Tasty Morsels of Critical Care 013 | Tracheostomy – Putting it in

17 Dec

Welcome back to the tasty morsels of critical care podcast.

In a breaking from what could only loosely be described as tradition at this point, this podcast is going to be in 2 parts.

Intensivists have embraced the tracheostomy as an ICU procedure. It’s one of the most invasive and one of the riskier procedures we do. There is a substantial ANZICS document on tracheostomy that forms the structure for this tasty morsel. 


  • no mortality benefit shown of early (typically <10days) v late tracheostomy
  • TRACH Man is the big UK study here (n = 900)  which was actually a trial of tracheostomy at 4 days vs after 11 days.


A variety are available but to be honest , of the 5 ICUs I’ve worked in they’ve all used a percutaneous needle > wire > graduated dilator technique. And this seems to work exceptionally well. The minor variations I’ve noted include

  • swapping the ETT for an LMA and bronch down the LMA for positioning.
  • pulling the ETT just above the cords and hyperinflating cuff and downward pressure forming a sort of poor man’s LMA
  • varying degrees of blunt dissection before the graduated dilator goes in. Some do entirely percutaneous, some do a lot of blunt dissection.


  • Airway maintenance: obstruction or inability to protect
  • Prolonged ventilation: dependance on vent, secretions or projected course of underlying disease (eg neurological)


  • no consent
  • age <16
  • anatomical anomalies eg goitre/mass
  • bleeding disorder
  • infection at site


  • 4-9% rate of complication which is mainly minor bleeding and desaturation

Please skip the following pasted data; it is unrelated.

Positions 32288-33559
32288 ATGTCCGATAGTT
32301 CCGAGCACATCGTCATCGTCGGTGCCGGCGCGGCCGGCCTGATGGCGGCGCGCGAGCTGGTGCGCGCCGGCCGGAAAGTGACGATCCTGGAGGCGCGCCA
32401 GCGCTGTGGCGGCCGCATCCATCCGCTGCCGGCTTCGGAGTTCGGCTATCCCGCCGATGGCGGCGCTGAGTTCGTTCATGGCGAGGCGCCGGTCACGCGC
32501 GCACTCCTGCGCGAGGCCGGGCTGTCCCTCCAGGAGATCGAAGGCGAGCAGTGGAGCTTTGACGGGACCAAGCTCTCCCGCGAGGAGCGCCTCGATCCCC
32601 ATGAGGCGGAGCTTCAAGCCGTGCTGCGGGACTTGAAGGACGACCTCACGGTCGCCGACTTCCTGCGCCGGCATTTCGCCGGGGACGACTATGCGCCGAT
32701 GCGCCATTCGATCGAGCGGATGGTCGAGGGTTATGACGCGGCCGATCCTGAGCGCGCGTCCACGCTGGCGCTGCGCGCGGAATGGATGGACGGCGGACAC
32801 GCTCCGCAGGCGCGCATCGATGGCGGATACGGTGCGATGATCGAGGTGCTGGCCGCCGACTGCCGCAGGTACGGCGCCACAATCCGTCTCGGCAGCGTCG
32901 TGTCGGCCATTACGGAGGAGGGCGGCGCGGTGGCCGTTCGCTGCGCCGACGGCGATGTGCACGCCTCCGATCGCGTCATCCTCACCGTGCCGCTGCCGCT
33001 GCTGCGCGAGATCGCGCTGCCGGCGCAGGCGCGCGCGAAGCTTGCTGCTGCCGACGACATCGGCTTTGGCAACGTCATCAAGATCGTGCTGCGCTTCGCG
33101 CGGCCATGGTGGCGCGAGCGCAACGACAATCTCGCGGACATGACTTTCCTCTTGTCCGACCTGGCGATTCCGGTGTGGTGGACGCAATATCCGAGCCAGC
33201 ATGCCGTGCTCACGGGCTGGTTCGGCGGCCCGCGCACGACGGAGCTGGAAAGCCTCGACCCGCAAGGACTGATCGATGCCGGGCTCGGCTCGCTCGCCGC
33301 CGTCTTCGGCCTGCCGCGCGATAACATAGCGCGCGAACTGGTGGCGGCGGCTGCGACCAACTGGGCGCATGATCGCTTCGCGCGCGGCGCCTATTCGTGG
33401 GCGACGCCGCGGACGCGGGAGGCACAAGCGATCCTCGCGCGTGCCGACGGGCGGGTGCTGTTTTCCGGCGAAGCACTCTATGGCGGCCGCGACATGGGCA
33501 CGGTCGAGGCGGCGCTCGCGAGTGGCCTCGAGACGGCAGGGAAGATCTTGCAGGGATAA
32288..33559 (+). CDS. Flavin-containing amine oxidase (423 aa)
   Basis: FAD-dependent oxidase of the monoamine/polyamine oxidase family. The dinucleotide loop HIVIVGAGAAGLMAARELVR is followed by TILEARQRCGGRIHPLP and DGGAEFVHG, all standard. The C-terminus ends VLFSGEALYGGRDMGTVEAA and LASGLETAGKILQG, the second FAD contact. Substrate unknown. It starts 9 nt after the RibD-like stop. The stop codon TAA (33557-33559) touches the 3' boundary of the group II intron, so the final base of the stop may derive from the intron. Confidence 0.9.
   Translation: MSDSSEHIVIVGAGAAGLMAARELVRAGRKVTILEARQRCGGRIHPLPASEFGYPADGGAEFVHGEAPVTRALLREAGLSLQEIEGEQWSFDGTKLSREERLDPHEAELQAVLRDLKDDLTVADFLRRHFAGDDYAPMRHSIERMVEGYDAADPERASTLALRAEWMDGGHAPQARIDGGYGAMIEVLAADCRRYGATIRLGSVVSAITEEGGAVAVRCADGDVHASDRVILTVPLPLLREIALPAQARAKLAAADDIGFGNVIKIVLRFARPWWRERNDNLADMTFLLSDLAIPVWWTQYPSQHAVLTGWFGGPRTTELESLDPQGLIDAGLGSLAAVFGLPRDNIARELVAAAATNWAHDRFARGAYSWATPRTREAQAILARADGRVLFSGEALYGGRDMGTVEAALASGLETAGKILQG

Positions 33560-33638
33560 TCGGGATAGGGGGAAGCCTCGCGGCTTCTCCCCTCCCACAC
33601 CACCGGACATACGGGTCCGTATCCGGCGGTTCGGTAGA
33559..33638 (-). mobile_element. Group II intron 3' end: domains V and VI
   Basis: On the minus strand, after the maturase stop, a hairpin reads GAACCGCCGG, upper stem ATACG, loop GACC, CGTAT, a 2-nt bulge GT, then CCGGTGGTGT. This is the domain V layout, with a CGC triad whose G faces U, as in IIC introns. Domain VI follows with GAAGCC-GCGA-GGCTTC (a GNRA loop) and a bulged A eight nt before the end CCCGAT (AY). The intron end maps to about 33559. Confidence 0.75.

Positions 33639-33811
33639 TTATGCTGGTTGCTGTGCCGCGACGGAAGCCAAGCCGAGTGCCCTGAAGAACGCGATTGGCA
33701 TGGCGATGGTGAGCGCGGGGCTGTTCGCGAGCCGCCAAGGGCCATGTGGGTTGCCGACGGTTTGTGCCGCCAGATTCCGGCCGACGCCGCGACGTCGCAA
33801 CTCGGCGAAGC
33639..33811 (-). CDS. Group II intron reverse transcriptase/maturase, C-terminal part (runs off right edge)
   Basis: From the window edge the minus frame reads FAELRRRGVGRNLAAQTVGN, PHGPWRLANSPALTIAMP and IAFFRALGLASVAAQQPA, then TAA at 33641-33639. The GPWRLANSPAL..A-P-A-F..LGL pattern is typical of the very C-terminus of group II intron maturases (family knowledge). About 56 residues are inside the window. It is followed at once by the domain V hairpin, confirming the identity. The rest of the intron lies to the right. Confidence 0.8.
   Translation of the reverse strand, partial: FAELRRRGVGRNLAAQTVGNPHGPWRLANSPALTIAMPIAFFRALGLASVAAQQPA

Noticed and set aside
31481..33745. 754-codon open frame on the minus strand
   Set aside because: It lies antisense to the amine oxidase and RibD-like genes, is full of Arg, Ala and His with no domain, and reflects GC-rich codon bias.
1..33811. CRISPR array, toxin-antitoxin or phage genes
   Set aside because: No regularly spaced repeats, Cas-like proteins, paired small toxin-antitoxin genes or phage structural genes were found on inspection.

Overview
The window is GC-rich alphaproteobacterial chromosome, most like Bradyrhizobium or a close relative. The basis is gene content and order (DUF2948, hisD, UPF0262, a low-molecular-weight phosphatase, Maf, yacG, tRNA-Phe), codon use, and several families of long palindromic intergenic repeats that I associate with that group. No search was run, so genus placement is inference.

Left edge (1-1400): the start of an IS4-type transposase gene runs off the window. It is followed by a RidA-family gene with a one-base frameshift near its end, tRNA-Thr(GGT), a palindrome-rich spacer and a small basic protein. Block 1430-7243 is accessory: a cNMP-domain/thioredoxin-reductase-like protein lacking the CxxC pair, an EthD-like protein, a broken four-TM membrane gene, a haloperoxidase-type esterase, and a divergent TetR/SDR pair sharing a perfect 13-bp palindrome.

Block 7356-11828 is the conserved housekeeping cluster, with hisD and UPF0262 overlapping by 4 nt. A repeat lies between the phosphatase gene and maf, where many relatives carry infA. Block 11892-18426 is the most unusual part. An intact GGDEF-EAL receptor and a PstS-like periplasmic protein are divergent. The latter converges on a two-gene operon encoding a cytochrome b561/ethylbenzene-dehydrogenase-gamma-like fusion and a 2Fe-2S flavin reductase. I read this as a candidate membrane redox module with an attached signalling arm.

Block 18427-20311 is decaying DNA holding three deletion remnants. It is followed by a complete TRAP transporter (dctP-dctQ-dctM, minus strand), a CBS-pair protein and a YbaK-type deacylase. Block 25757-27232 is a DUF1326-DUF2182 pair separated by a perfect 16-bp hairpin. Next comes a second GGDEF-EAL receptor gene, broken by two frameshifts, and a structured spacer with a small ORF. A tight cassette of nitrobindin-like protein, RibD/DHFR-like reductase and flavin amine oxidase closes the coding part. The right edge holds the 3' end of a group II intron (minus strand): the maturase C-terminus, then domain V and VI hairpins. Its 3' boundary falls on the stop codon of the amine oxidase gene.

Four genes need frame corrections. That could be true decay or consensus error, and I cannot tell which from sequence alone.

• most serious is splitting the posterior trachea (through the trachealis muscle), usually when the back wall is inadvertently wired and dilated through and through. Bronchoscopy should stop this
  • pneumothorax/mediastiunum/sub cut emphysema all possible

Placement site

  • depends on technique but goal is between rings 2 and 3 or rings 1 and 2

Personnel required

  • competent intensivist
  • trainee who has previously been deemed competent otherwise under direct supervision


  • should be available but not necessarily used. I found this a somewhat surprising statement as I assumed it was mandatory but i have worked with someone who never uses it and seems to get on just fine. I suppose this is somewhat similar to ultrasound for CVCs as plenty of people seem to cope perfectly well without it
  • no good data to guide a solid recommendation as yet. Unlike ultrasound in central lines where it seems that US has become the standard of care

Ultrasound in tracheostomy

  • mentioned by the statement but no recommendation either way
  • personally I remain unclear of its place as I have found vessels that have put me off doing the tracheostomy but I suspect if we hadn’t looked everything would have gone fine as we ploughed on in ignorance.

References and rationalisations:

ANZICS Statement

LITFL Resources

Furlow PW, Mathisen DJ. Surgical anatomy of the trachea. Ann Cardiothorac Surg. 2018 Mar;7(2):255-260. doi: 10.21037/acs.2018.03.01. PMID: 29707503; PMCID: PMC5900092.

Deranged Physiology

Epstein SK. Anatomy and physiology of tracheostomy. Respir Care. 2005 Apr;50(4):476-82. PMID: 15807905.


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